We will get the bivariate generating function $$$\widehat F(z, t) = \sum_{n\ge 1}\sum_{k=1}^n A_{n,k}\frac{z^nt^k}{n!}$$$, where $$$A_{n,k}$$$ is the sum of occurrences of $$$k$$$ in all good sequence of length $$$n$$$. Consider the inclusion-exclution principle. For all contribution with $$$\max k = m$$$, we have

This means that for all $$$i \in S$$$, we force all recurrences of $$$i$$$ are before $$$i + 1$$$, and the occurrences of $$$j$$$ are counted.

After some tough calculation, we will found out that this equates to $$$\frac{t(\mathrm e^{z(1-t)}-1)}{(1-z) (1-t \mathrm e^{z(1-t)})}$$$. Here are the details:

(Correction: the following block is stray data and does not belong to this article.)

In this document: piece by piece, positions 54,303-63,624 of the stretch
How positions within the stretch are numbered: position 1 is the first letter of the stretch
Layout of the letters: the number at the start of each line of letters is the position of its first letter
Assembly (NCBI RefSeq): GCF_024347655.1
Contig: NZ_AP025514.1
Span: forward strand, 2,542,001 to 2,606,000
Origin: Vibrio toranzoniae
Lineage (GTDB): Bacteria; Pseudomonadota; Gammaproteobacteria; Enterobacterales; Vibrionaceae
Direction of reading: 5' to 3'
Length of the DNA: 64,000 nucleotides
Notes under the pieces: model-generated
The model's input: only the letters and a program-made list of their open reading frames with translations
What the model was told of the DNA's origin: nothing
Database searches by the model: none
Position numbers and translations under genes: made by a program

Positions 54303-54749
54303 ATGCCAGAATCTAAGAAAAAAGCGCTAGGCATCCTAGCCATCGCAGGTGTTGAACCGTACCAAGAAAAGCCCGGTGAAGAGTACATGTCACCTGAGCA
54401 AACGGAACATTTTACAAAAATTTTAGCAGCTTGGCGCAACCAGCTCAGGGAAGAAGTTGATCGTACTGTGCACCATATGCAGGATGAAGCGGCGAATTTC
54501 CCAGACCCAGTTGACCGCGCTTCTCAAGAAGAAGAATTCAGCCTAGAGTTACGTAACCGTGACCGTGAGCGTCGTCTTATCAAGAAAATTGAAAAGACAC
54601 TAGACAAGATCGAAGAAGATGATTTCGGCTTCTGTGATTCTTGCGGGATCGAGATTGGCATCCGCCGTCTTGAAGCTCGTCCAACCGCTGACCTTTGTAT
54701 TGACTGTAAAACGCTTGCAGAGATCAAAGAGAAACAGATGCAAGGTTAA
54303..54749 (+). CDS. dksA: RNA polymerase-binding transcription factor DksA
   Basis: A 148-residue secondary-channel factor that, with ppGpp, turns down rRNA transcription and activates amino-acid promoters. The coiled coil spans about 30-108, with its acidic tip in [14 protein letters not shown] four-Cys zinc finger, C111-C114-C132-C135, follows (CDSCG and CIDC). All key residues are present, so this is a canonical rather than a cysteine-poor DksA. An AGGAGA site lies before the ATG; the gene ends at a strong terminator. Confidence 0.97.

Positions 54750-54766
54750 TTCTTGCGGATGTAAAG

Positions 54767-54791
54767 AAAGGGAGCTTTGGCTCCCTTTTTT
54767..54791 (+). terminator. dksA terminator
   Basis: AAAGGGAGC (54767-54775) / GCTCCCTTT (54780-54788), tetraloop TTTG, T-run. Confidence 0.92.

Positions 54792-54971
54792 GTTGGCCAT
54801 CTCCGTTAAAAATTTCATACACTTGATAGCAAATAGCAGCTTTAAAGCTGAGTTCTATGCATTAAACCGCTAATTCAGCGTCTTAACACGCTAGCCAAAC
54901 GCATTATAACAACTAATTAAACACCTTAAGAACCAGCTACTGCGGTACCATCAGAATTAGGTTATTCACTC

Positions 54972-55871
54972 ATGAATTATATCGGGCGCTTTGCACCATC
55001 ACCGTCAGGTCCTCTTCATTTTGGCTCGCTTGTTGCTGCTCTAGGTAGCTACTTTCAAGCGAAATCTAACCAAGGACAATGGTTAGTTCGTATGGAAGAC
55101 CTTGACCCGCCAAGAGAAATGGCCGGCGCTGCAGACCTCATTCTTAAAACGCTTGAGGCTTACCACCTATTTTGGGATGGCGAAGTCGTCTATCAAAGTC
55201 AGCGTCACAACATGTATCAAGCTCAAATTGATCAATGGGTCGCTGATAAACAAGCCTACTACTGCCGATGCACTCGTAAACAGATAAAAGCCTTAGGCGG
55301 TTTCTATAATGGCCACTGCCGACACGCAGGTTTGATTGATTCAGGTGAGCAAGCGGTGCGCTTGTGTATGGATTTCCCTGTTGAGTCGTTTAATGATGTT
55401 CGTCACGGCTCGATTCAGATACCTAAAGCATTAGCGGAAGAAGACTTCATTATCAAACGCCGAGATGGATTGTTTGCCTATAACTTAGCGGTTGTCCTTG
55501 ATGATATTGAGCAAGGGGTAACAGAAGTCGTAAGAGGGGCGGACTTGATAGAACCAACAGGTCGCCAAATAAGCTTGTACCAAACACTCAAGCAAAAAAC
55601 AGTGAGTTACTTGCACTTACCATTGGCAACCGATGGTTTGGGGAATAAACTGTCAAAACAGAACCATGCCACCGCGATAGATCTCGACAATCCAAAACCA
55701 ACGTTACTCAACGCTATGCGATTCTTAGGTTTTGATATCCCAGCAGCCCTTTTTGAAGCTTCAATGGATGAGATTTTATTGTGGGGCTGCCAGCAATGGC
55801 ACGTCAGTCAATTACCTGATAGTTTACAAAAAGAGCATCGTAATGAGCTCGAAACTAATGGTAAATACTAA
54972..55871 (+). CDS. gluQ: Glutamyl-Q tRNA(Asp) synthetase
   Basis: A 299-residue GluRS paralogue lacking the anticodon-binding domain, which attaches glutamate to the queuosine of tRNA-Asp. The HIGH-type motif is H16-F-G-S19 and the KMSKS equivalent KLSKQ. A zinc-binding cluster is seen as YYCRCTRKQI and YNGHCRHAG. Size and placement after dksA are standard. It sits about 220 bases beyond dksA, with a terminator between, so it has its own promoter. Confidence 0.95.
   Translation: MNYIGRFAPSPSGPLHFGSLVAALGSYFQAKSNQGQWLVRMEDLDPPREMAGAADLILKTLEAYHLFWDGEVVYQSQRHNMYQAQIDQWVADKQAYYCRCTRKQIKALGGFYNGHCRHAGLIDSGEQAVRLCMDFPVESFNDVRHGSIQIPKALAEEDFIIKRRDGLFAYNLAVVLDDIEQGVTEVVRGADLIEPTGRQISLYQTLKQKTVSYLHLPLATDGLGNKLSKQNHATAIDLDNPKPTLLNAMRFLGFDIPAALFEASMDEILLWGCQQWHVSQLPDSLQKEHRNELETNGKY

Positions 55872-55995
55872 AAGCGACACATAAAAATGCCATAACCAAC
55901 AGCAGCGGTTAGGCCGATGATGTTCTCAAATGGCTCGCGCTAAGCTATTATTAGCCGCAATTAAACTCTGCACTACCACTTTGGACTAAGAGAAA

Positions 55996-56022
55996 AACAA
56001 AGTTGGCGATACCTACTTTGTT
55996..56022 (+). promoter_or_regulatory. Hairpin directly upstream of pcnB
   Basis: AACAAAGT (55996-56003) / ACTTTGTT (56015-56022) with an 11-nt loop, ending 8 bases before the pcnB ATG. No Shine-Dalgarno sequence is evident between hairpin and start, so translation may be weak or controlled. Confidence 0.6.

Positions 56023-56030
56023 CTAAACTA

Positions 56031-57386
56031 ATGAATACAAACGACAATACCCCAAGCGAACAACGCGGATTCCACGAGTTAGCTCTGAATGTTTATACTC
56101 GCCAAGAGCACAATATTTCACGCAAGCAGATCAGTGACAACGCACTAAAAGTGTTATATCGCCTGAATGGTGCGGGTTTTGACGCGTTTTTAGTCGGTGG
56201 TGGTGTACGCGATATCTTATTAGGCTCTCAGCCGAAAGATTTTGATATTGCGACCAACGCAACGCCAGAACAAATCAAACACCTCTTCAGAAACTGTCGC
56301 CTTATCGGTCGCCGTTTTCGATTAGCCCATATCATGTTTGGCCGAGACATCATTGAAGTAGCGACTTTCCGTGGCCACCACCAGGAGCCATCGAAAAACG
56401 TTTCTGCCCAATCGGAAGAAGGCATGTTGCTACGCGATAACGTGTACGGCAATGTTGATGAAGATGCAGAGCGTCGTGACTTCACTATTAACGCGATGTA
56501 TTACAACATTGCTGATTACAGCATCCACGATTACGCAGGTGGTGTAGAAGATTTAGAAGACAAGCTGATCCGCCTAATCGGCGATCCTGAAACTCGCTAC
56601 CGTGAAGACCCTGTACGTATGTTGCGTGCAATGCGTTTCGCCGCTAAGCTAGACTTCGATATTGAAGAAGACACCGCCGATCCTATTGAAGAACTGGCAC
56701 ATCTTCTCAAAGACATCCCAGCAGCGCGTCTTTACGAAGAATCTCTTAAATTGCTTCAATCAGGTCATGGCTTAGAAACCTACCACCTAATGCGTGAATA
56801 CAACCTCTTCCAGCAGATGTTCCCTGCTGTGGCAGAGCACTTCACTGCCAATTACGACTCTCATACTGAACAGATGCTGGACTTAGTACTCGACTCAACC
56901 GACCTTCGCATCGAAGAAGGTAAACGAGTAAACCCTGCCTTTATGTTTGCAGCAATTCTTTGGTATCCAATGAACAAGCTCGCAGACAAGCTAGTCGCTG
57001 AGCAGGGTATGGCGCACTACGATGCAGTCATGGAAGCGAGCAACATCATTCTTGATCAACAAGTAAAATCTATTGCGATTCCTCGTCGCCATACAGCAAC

**Details**

Now our goal is to calculate

We consider $$$\left([z^n]\frac{t(\mathrm e^{z(1-t)}-1)}{(1-z) (1-t \mathrm e^{z(1-t)})}\right) + 1 = (1-t)[z^n] \frac 1{(1-z)(1-t\mathrm e^{z(1-t)})}$$$, which looks simpler. We let $$$z = \frac u{1-t}$$$, then

Hence we have

Noticed that $$$[u^m]\mathrm{e}^{ku} = \frac{k^m}{m!}$$$, this could be calculated straightly through multipoint evaluation with time complexity of $$$\Theta(n\log^2 n)$$$. And $$$[u^m] \frac1{(1-u)^k} = \binom{n+k-1}{n} = \frac{(n+k-1)!}{n!(k-1)!}$$$ so this part could be calculated through a convolution. It will pass if your implementation doesn't have a big constant.

It could also be improved to $$$\Theta(n\log n)$$$ through the Lagrange Inversion formula similar to the original solution, I leave this as an exercise.

UPD1: simplified some deduction.